WE SAY: “Fair and equitable across all staff groups” doesn’t mean treating people the same. ‘Academic freedom’ is afforded to academics precisely because they are the ones trying to create new knowledge and sometimes upsetting the status quo or damaging the university’s reputation along the way. Everyone deserves respect and consideration, but if the university genuinely believed we should all be treated the same, they’d need new policies on probation, promotion, hours of work, when to take annual leave, reserved parking, even. The natural follow-on from this, if they meant it, would be to have a single form of contract for all staff groups. That would be idiotic. As such, management want ‘equality’ (in their terms) in a race to the bottom for job protections  – but that’s all. If they really want equality in terms of treating people the same, why not simply move non-academic staff onto Statute 24? Thought not.


20. Do the changes make it easier for the University to invoke the disciplinary policy?

THEY SAY: “No. The University will still be required to meet its obligations under employment law and, therefore, Human Resources will continue to work closely with Schools and Departments to ensure the application of our disciplinary policy is fair and legally compliant.”

WE SAY: Of course it does! It shifts the responsibility to HoDs – who might initiate a disciplinary process for any number of reasons. Even under the existing arrangements, Warwick has made national and international headlines for its poor approach to disciplinary processes. Their answer is to take away what protections do exist! Again, the bare minimum of legal compliance isn’t enough for what’s supposed to be a world-leading community of learning.

21. Will the proposals give an opportunity for an appeal against a grievance decision?

THEY SAY:  “Yes. Non-academic employees already have this right under the non-academic grievance policy. The University is proposing that all employees should have the same right to appeal against a grievance decision. The proposals represent a significant improvement to the current provision for academic staff because Statute 24 does not give academics the opportunity to appeal against a grievance decision. This is against the ACAS code of practice.”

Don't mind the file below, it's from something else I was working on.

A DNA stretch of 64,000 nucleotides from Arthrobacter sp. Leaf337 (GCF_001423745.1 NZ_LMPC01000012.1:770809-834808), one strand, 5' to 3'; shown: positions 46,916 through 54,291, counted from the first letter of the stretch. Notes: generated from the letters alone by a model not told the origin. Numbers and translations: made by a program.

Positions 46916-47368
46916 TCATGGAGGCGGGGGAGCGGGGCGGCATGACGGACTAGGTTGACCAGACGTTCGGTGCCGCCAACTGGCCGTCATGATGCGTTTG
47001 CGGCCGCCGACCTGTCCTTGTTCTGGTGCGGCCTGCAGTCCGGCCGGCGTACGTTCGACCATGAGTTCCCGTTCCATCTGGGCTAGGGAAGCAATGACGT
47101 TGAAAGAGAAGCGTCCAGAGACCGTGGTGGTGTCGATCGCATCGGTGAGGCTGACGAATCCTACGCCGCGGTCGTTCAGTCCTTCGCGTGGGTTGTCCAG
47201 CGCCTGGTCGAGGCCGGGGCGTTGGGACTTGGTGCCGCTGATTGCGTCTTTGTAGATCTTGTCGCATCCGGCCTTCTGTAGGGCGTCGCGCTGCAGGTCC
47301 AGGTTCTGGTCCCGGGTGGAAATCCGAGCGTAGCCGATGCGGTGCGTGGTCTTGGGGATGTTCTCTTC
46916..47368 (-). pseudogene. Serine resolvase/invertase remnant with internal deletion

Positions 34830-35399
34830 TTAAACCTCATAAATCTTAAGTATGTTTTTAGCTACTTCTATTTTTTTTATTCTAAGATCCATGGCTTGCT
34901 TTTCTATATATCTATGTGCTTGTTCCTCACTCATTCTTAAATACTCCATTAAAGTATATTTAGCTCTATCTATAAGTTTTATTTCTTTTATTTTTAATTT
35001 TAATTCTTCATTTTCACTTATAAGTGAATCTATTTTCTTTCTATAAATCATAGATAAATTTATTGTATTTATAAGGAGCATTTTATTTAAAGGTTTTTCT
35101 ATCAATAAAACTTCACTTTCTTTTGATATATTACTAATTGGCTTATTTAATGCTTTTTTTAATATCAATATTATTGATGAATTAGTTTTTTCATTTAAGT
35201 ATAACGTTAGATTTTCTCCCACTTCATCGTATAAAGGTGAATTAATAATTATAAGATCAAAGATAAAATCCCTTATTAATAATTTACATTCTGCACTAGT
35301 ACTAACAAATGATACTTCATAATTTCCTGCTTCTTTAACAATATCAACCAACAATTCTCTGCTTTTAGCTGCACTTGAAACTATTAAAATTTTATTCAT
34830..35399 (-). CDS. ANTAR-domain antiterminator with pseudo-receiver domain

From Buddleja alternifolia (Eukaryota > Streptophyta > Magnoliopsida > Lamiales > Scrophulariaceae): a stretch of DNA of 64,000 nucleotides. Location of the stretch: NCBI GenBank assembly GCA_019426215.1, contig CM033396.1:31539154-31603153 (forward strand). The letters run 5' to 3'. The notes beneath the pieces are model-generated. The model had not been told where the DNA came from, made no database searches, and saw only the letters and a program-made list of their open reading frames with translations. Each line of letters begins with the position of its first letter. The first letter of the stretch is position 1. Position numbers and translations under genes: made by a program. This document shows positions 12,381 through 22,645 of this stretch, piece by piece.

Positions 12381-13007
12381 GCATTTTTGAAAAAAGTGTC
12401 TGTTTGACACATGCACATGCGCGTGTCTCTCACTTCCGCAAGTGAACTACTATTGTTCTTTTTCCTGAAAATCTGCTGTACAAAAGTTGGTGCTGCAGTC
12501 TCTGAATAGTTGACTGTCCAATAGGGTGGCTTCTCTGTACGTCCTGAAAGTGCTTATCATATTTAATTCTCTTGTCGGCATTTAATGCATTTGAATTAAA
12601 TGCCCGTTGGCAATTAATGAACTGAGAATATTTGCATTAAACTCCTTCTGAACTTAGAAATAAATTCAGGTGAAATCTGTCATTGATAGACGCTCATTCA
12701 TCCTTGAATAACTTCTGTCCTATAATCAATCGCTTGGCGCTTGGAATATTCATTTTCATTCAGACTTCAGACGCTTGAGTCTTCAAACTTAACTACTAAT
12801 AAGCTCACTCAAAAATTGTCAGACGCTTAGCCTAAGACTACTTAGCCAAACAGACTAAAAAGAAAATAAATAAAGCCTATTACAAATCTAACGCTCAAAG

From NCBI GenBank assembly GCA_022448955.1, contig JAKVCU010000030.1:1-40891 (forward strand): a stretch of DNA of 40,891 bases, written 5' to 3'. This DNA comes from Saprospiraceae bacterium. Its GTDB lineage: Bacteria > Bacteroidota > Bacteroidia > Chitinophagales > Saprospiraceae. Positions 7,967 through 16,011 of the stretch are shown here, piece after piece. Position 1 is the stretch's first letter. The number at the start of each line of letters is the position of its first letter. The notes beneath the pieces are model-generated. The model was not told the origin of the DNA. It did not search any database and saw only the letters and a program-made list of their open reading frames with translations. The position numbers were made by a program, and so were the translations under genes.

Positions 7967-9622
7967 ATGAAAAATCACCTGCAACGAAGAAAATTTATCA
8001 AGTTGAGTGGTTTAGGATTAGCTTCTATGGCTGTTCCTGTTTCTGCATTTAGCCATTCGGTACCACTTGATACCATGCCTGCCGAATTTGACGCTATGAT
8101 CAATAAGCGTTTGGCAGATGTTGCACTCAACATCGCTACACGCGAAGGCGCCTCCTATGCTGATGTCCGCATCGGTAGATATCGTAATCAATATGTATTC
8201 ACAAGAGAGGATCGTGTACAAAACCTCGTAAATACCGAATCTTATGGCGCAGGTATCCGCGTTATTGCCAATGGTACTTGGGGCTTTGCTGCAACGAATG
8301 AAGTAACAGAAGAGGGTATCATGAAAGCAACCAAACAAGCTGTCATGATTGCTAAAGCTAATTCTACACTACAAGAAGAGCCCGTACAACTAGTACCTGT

WE SAY: So why not amend Statute 24 to include a grievance appeal process and leave it at that?


22. What is the impact of the review on the sickness absence policy?

THEY SAY: “The sickness absence policy already applies to all staff, with the exception of one element – the provision relating to ‘removal for incapacity on medical grounds’ which is currently detailed separately for academic staff in Statute 24. The revised policy incorporates provision for dismissal on the grounds of lack of capability to include academic staff, when it becomes clear that the employee is no longer fit to carry out their role. This option would only be taken as a last resort and after full consultation with the employee.”

WE SAY: Again, if it ain’t broke, don’t fix it. Don’t introduce new avenues which could be used to penalise staff trying to cope with ill-health or disability.

23. Will term-time only staff have to accept new contracts?

THEY SAY: “There is an anomaly in the University’s term-time only contracts, including those working on designated weeks of the year contracts. This is because, currently, pro rata, an employee on a contract of this kind, receives more sick pay than an employee working throughout the whole year, whether on a full or part-time basis.”

WE SAY: Translation: they want to cut sick pay for term-time only staff.


24. What is the University Council’s role in this process?

THEY SAY: “In order for any proposed policies to be implemented at the University, they must be approved by the University Council and the Privy Council. The University is proposing that any future changes to the disciplinary, grievance, sickness absence or redundancy policies are subject to the oversight of the University Council.”

WE SAY: They intend to get these changes through Council by mid-May. That’s why it’s so important we fight back now.

25. What is the Privy Council?

THEY SAY: “The Privy Council is the part of Her Majesty’s Government which advises on the exercise of powers and certain functions assigned to The Queen and the Council by Act of Parliament. Much of the day-to-day work of the Privy Council Office is concerned with the affairs of Chartered Bodies, of which the University is one. A chartered body may not change its statutes without the approval of the Privy Council.”

WE SAY: Management want to take all the checks and balances out of Statute so they won’t need Privy Council approval ever again. Instead, they will be able to rewrite (i.e. downgrade) the policies whenever they like. To combat this, your union will lobby members of the Privy Council directly and raise this issue in the national press. We will not allow this issue to be portrayed as a technical change and will instead ensure that management’s assault on academic freedom is widely understood in government and beyond.

26. Will the provisions in respect of the role of the Vice-Chancellor be removed from Statute? 

THEY SAY: “No, the University will retain the provisions in respect of the Vice-Chancellor in Statute, which will be subject to the authority of the University Council.”

WE SAY: Ah, so the desire to equalise treatment for all staff groups does have limits, then?